With the wealth of information fossils have to offer, it's no surprise that some people devote years to hunting for them. Fossils — the preserved remains of animals, trees, and other organisms — provide insights into the evolution of and relationships between extinct species and those around today. They also indicate when and how continents were once connected and offer details about the environmental conditions of different eras.
Yet fossils are very rare — paleontologists refer to a figurative "one in a million" chance for an animal to become a fossil. Other estimates suggest that less than .001% of all the animal species to ever exist will end up as fossils. This is because fossilization requires that an organism be covered by tar, ash, or another kind of sediment before it decomposes. A fossil must be buried deep enough to avoid scavengers and lucky enough not to be torn apart by shifting rocks and land, or to sink so deep that it's destroyed by heat and pressure. Then, ultimately, the layers that cover a fossil must wear away so that it can be discovered.
In other words, the circumstances have to be just right — so when a fossil is found, it's something to celebrate. Here are the stories of six fascinating fossil finds.
Sue the Tyrannosaurus Rex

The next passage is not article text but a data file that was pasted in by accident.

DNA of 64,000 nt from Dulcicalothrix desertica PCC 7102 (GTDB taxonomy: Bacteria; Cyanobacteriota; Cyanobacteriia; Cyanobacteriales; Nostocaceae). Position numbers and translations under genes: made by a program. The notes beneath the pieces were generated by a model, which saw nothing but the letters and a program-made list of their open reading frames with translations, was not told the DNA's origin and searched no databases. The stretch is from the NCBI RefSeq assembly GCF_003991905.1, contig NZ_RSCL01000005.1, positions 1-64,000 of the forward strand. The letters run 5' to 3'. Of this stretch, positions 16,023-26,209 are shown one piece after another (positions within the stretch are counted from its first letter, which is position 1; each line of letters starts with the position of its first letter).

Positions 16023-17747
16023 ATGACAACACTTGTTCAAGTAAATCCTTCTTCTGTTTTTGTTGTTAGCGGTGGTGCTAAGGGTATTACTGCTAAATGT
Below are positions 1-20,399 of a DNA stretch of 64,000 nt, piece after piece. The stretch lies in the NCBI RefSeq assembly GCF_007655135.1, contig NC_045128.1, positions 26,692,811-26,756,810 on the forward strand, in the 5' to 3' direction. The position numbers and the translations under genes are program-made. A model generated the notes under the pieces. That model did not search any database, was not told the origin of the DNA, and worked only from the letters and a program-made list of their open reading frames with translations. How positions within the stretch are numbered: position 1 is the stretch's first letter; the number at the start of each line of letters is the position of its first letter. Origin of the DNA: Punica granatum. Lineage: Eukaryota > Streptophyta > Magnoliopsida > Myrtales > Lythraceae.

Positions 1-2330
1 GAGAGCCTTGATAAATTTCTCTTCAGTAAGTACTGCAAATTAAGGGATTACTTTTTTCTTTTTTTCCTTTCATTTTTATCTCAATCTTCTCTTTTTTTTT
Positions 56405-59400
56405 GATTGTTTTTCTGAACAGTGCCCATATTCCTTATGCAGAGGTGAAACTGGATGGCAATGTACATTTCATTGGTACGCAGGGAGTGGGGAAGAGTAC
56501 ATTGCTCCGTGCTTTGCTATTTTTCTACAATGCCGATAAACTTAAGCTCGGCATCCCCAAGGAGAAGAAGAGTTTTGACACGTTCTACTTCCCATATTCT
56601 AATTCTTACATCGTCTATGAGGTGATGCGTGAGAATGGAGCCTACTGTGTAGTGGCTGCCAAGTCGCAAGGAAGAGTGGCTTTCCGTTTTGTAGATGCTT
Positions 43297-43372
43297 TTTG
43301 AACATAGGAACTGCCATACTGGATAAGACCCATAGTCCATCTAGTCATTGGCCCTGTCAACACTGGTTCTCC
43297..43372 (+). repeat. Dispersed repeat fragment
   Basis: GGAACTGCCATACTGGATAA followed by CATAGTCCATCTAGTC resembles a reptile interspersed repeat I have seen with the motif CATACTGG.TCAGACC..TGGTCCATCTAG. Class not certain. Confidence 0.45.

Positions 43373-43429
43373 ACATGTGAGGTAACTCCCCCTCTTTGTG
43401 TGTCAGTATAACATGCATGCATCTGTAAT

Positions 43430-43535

On August 12, 1990, paleontologist Susan Hendrickson was looking for fossils on a South Dakota cattle ranch when she caught sight of several large vertebrae sticking out of a cliff. The find turned out to be a 65-million-year-old Tyrannosaurus rex skeleton. The skeleton was around 90% complete, making it the most complete T. rex fossil to be discovered. At 13 feet high and more than 40 feet long, it's also the largest T. rex ever found. Sue was named in Hendrickson's honor, though the dinosaur's sex isn't known.
In 1992, while parts of Sue were still being excavated, the fossil was seized by federal agents. Because the ranch where the T. rex came from was on the Cheyenne River Sioux reservation and under federal jurisdiction, the government hadn't given its permission for the team to excavate the fossil. Essentially, the government viewed the fossil as being “stolen.” A court ruling ultimately handed Sue over to the ranch owner and the Bureau of Indian Affairs.
Sue's skeleton went up for auction in 1997. The fossil was purchased by Chicago's Field Museum for more than $8 million and went on display in May 2000. Sue, who has an active Twitter account, is still at the museum and continues to be studied by scientists.
Lucy, an Early Human Ancestor
In 1974, paleoanthropologist Donald C. Johanson was looking for fossils in Ethiopia's Afar region. By chance, he noticed a forearm bone in a stream bed. It was from a 3.2-million-year-old female hominid, a distant relative to humans. Johanson's team named the fossil “Lucy” because the Beatles' song "Lucy in the Sky With Diamonds" was playing in camp on the night of the discovery.
Lucy's species was called Australopithecus afarensis to acknowledge where the fossilized skeleton was discovered. The skeleton was 40% complete when found. Scientists were surprised to learn the 3.5-foot-tall hominid had walked upright even though her brain was much smaller than that of a modern person.
The Devil Toad
Some fossil discoveries require more time than others. Paleontologist David Krause first uncovered large frog bone fossils in Madagascar in 1993, but it wasn't until 2008 that he and his team assembled enough fossil fragments to be able to share what this frog, which lived about 70 million years ago, had been like.